Facebook, The ACLU and Employers

Do employers have the right to ask you for your social media log-ins prior to hiring you? According to the ACLU, no they don’t.  I agree with the ACLU. I understand the argument – employers have the right to know about the people they are hiring – but I don’t believe that gives employers the right to make sharing your most personal information a condition of employment. Just because a repository of information exists, doesn’t make it free game. If an employer demanded the right to read a journal, see the pictures on your digital camera or have a copy of your cable bill prior to hiring, many would bristle at the implications. Asking you to share private social media information is ultimately the same thing.

Information shared publicly is a different story.  If an employer wants to (and probably should) conduct a cursory search of a person’s public social media profiles prior to hiring, and then use that information in the decision making process, that makes sense.  After all, if a person is broadcasting in that way, it had better be something they are prepared to stand behind and defend.  But public and private are two completely different things when it comes to whether or not someone is employable. Information not shared with the wide-world is not fair game.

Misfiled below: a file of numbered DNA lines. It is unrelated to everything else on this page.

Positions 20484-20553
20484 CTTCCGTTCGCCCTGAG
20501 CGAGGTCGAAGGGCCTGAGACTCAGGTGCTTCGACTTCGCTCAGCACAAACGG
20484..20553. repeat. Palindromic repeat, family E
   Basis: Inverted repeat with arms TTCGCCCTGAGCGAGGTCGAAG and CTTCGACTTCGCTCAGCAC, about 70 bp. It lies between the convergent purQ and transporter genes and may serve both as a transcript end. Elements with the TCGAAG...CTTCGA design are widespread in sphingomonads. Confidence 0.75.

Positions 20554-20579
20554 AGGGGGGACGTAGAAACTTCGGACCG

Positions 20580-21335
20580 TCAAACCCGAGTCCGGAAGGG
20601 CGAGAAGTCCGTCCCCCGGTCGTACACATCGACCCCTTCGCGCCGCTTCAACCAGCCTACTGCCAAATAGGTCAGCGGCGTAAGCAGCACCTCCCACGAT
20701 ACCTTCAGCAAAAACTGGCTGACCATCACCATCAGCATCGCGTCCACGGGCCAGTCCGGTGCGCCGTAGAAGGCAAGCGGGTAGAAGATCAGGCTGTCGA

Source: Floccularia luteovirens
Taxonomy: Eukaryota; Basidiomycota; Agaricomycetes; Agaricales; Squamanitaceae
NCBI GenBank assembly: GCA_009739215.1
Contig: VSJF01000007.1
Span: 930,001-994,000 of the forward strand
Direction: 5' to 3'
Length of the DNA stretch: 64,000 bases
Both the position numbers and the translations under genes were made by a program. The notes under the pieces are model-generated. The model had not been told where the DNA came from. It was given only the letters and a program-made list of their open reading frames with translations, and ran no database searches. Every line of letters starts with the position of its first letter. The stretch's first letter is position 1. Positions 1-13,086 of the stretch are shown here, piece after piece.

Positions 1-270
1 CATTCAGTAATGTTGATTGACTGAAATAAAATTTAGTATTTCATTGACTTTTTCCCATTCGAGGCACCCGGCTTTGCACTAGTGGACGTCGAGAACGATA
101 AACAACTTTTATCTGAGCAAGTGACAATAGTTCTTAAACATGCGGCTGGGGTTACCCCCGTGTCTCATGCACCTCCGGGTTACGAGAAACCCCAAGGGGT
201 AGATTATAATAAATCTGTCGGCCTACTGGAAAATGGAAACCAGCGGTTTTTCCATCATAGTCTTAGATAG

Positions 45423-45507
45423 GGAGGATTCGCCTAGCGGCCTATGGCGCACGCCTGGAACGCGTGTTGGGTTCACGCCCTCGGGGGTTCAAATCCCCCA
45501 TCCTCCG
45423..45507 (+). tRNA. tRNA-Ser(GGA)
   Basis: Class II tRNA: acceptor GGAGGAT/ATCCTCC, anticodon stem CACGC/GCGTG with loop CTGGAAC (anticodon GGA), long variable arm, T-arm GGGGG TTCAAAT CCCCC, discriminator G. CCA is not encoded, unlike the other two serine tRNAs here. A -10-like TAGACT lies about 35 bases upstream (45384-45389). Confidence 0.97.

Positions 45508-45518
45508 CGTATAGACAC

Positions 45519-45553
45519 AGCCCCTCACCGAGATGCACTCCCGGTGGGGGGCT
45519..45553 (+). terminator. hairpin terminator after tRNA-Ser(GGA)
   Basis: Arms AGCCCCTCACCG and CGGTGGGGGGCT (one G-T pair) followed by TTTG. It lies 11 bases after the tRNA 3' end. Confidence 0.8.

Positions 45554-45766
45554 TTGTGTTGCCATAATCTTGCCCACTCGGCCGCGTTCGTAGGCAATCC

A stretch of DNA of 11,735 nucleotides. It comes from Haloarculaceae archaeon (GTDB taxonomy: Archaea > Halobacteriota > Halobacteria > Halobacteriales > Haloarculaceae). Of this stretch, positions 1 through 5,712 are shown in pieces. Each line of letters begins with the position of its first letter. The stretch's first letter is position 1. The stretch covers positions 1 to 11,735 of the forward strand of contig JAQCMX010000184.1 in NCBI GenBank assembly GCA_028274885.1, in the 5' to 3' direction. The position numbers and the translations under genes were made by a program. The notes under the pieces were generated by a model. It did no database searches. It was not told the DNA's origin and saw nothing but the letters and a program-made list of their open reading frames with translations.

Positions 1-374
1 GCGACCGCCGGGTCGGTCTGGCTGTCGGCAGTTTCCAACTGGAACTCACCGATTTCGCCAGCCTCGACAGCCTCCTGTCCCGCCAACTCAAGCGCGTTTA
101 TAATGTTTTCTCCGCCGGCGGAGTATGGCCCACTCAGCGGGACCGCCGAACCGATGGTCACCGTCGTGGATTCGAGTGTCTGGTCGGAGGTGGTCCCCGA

Ultimately, businesses are concerned about reputation.  Since information can spread quickly on the Internet, a loose-cannon on social media could cause headaches. For this reason, I recommend business have social media policies in place that provide guidelines for employees interacting  and talking about their company on social media.  I am not a proponent of companies limiting their employees’ actions, a situation with deep and troubling implications. Instead, I believe that employers do have the right to ask employees not interact with the brand profiles, not to act as if speak for the company, and even, in extreme cases not to talk about the company publicly on social media at all. Ultimately, the social media rule of thumb for businesses should be, if it would get you fired in the real world, it will get you fired on online.

In the end, a user’s current public social media profiles should be an excellent gauge of how employable they are. If what is available to everyone seems questionable, then they likely aren’t worth the risk.  But if that public persona is acceptable, then what is said in private doesn’t and cannot matter.

What’s your take on this issue?